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Checking the pulse of local Democrats after a tough week

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The Iowa caucus last Monday was a disaster, and President Trump got acquitted.

Outside my favorite spot to find out what people are thinking, the Paseo Verde Library in Henderson, I met Gail Moore, a loyal Democrat.

I asked her what she thought of the Democratic field.

“There's not anyone I really, really like, or that I'm very impressed with,” Moore told me.

I came here to find Democrats and see what they thought of the race. We talk after what could be the Democrat's really rough week: the Iowa caucus last Monday was a disaster, (big surprise there) and President Trump got acquitted, (no surprise there.)

Suddenly, what you saw unfold online and in the chattering class was a Democratic crisis of confidence, especially for a party that has made beating Donald Trump in November job number one. Suddenly, Trump, with rising poll numbers and a Democratic party at political loggerheads--doesn’t seem so vulnerable.

Bernie Sanders, the Independent from Vermont, the self-proclaimed Democratic Socialist, is surging.

RELATED | Nevada Democrats: 'What happened in Iowa, won't happen here'

He and Pete Buttigieg finished neck-and-neck in Iowa, and polls show the two could battle again tomorrow in New Hampshire. Then it’s on to Nevada, where the last polls done in January show Biden and Sanders leading, with Warren, Steyer and Buttigieg in the second tier. But that’s a month ago and the landscape in Nevada could be influenced by the outcomes of the first two contests.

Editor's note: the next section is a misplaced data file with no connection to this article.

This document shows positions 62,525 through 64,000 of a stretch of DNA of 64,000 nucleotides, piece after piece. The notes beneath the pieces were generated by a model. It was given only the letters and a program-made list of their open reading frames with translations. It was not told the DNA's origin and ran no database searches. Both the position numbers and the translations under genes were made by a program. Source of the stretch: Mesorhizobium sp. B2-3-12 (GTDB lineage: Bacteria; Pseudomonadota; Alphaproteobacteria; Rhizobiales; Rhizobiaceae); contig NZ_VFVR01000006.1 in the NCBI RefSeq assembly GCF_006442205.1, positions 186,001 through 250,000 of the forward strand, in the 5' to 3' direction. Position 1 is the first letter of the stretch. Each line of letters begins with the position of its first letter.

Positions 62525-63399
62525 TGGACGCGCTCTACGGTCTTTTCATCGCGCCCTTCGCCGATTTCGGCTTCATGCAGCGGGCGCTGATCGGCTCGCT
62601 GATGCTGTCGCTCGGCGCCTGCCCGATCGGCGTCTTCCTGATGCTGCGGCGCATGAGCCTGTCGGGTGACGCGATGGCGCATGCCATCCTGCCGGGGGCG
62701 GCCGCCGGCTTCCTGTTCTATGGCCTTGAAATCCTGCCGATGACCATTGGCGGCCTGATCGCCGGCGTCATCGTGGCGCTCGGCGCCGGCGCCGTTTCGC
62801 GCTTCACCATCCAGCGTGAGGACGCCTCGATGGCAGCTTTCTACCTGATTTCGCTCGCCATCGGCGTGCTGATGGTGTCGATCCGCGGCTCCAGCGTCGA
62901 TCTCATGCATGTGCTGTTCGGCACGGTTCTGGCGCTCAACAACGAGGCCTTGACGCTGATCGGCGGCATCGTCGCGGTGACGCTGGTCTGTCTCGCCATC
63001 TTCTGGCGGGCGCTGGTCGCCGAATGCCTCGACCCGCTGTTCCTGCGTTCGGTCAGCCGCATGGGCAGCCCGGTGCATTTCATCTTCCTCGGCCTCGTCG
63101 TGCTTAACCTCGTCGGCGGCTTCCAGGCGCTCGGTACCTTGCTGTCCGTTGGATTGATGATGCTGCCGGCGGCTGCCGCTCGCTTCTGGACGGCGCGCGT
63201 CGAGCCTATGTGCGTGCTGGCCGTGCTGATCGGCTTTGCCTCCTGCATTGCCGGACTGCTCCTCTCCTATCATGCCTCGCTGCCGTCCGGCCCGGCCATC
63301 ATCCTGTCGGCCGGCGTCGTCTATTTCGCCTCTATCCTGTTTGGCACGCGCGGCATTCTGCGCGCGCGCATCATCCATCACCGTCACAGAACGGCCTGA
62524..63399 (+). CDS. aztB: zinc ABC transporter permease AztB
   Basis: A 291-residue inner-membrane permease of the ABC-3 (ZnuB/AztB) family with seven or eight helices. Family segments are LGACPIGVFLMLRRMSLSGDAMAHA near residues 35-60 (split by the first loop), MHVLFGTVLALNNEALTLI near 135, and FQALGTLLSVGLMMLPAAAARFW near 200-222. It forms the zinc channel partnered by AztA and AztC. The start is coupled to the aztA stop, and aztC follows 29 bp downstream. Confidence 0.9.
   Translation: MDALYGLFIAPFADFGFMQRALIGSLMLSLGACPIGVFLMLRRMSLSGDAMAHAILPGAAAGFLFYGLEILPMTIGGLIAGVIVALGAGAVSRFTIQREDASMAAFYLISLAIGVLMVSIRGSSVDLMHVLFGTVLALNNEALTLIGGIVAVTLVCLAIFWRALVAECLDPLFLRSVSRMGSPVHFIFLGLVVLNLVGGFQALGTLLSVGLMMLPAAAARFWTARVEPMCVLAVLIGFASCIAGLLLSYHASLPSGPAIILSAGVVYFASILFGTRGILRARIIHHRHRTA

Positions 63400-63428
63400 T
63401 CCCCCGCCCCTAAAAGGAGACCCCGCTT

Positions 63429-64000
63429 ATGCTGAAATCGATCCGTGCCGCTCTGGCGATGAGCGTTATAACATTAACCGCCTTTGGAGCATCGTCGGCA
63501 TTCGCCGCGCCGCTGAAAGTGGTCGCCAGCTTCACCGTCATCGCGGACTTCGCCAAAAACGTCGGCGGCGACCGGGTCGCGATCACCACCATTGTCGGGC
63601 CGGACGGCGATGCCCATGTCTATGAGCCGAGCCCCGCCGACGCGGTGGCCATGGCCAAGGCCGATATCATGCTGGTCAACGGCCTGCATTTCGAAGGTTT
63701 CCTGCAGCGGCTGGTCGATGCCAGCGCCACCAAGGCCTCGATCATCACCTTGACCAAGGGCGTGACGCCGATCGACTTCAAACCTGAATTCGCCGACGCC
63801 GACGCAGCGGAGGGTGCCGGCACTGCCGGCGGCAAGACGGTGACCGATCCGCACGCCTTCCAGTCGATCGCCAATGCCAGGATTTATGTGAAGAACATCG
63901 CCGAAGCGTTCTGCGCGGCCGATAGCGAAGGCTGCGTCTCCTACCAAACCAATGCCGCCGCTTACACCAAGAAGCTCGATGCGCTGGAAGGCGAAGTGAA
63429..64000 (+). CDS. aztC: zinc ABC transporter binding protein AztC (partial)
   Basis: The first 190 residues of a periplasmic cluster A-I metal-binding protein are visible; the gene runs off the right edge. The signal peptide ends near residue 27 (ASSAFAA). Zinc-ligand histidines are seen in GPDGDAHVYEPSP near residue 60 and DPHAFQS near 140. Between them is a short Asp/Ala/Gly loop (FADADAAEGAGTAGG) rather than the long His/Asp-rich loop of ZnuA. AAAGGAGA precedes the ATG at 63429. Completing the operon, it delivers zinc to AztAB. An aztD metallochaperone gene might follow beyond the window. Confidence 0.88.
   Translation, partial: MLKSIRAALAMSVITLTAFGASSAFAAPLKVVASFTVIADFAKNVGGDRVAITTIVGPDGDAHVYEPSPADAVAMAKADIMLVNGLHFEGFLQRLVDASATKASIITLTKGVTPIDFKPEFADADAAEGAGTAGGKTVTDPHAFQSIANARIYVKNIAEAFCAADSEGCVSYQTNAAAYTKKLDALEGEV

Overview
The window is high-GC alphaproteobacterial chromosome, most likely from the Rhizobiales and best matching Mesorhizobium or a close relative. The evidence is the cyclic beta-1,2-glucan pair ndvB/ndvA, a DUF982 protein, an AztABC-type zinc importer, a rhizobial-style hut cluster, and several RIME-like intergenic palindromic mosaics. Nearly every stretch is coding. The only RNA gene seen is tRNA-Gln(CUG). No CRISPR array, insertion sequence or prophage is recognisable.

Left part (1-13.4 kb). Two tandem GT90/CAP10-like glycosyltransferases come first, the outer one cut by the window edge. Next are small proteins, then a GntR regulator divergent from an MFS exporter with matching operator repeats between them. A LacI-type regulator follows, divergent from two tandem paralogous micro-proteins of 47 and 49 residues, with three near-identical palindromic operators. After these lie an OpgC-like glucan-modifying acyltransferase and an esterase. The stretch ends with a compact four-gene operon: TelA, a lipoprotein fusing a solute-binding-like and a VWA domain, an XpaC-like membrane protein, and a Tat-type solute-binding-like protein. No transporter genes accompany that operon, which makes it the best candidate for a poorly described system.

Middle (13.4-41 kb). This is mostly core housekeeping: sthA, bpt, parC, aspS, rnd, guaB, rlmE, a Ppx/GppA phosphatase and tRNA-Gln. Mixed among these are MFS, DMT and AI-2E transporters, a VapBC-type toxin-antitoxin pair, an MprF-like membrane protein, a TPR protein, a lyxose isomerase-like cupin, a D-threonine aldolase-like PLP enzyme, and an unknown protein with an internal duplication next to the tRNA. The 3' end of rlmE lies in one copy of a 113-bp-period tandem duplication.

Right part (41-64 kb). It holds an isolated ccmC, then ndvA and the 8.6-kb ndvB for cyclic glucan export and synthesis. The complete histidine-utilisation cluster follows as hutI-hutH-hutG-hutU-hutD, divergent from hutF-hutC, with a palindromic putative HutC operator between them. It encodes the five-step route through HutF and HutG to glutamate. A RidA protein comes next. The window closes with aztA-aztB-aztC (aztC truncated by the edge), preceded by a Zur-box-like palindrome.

My poll in Henderson was unscientific. Try as we might, we did not encounter any Sanders, Warren or Steyer backers--the three candidates representing the party’s more progressive wing.

Monday apparently was moderate day outside the Paseo Verde Library.

“I'm not super excited about the field because I'm kind of more middle of the roader. It doesn't seem like Biden and Mayor Pete are getting that much traction. I'm a little bit afraid of Bernie Sanders. I think he's like too much of a socialist,” local Democrat Richard Cummins told me. (Buttigieg, in fact, is running strong, with Joe Biden looking to stabilize his campaign with a respectable finish. Amy Klobuchar is climbing. )

Still, Cummins told me he’ll vote for the Democratic nominee, whomever it is.

I also ran into local Democrat Jane Franz, who offered her party some advice.

“I think that the Democrats need to decide among themselves who has the strongest platform and then they all need to get behind it", Franz, a Buttigieg backer, told me.

I asked Democrat Liana Zetterholm, still undecided, what will help her make up her mind when she goes to caucus?

“I don’t know. Something new,” she answered.

Turnout for both parties will be a key to victory in November. That’s why, what Gail Moore told me, should worry Democrats.

“You know, this is the first year I would have to say I probably will not vote – that’s how discouraged I am,” she said. “I just haven’t found a leader, someone that I want to follow.”

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